Mushroom and Rosemary Puffs

“As for rosemary, I let it run all over my garden walls, not only because my bees love it but because it is the herb sacred to remembrance and to friendship, whence a sprig of it hath a dumb language.” Sir Thomas More 

Looking like a small sprig from an evergreen tree the wonderful smell and assertively pine-like fragrance and pungent flavour of rosemary goes a long way to season to meat dishes as well as many soups, sauces and breads. Being evergreen, rosemary is available throughout the year. It grows on a small evergreen shrub belonging to the Labiatae family that is related to mint. Its leaves look like flat pine-tree needles, deep green in color on top while silver-white on their underside. Its memorable flavour and unique health benefits makes it an indispensable herb for every kitchen.  Rosemary contains substances that are useful for stimulating the immune system, increasing circulation, and improving digestion. Rosemary also contains anti-inflammatory compounds that may make it useful for reducing the severity of asthma attacks. In addition, rosemary has been shown to increase the blood flow to the head and brain, improving concentration, making rosemary a wise as well as delicious choice.


250 g plain flour
1 teaspoon salt
250 g butter
150 ml water
1 tablespoon olive oil
1 onion, minced
500 g assorted mushrooms, sliced
2 cloves roasted garlic, minced
100 g Grated cheese
1 bunch fresh rosemary, leaves stripped and chopped
salt and black pepper to taste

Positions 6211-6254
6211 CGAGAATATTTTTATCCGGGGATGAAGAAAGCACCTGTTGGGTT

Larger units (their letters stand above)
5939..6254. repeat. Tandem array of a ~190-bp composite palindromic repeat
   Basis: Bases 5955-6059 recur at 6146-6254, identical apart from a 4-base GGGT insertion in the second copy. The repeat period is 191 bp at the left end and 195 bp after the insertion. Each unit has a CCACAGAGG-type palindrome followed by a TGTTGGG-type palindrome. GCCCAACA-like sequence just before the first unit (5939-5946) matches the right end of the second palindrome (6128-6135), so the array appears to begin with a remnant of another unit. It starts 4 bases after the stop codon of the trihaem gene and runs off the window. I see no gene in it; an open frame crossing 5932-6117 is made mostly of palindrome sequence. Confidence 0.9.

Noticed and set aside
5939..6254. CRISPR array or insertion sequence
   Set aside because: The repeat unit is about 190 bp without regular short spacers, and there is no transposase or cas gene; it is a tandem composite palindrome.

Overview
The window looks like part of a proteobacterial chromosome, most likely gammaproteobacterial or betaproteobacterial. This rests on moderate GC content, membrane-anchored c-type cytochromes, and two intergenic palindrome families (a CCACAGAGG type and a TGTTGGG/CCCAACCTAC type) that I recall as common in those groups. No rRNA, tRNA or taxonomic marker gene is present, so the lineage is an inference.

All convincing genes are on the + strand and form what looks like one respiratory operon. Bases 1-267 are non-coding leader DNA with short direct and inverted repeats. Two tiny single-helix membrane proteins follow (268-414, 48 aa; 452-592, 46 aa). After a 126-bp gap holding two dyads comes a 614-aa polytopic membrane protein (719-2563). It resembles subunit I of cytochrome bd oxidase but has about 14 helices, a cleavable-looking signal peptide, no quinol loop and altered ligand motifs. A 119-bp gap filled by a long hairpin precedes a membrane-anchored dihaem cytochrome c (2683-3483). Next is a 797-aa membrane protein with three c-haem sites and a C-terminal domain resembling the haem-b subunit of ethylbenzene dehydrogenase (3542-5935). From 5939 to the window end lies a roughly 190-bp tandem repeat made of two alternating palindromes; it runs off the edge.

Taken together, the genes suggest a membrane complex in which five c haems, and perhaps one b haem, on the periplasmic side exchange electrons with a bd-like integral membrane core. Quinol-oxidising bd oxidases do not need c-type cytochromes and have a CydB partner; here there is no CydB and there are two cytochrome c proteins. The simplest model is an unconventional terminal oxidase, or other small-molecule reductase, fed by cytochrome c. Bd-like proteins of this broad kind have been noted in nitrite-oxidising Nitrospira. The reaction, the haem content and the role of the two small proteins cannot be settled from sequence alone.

125 ml heavy cream


“Where Rosemary flourished, the woman ruled.” Unknown

To make the pastry sift the flour and salt into a large bowl. Roughly chop the butter up into small pieces, then add them to the bowl and rub them in with your fingers. Make a well in the bowl and pour in about 100 ml of the cold water, mixing with hands until you have a firm dough. Add extra water if needed. Cover with cling film and leave to rest for 20 minutes in the fridge. Turn out onto a lightly floured board, knead gently and form into a rectangle. Roll the dough in one direction only, until 3 times the width, about 20 x 50cm. Keep edges straight and even. Don’t overwork it (should have a marbled effect and be able to see bits of butter). Fold the top third down to the centre, then the bottom third up and over that. Give the dough a quarter turn (to the left or right) and roll out again to three times the length. Fold as before, cover with cling film and chill for at least 20 minutes before rolling to use.


Preheat oven to 190 degrees C.

To make the filling heat olive oil in a large pan over medium-high heat. Add onion; cook and stir until tender, about 5 minutes. Lower heat and add mushrooms. Cook and stir until mushrooms reduce by half, about 15 minutes. Stir in roasted garlic, Parmesan cheese, and rosemary. Season to taste with salt and pepper. Stir in cream. Remove from heat and allow mushroom mixture to cool. It will thicken as it cools.
Roll pastry on floured surface and cut large circles. Place a mounded teaspoon of mushroom filling in the center of each circle. Fold pastry over filling to form a triangle. Pinch edges firmly together with a fork to seal. Apply egg wash and sprinkle seeds on the top. Bake 12 to 16 minutes, or until golden brown. Serve hot or at room temperature.

“As Rosemary is to the Spirit, so Lavender is to the Soul.” Anonymous

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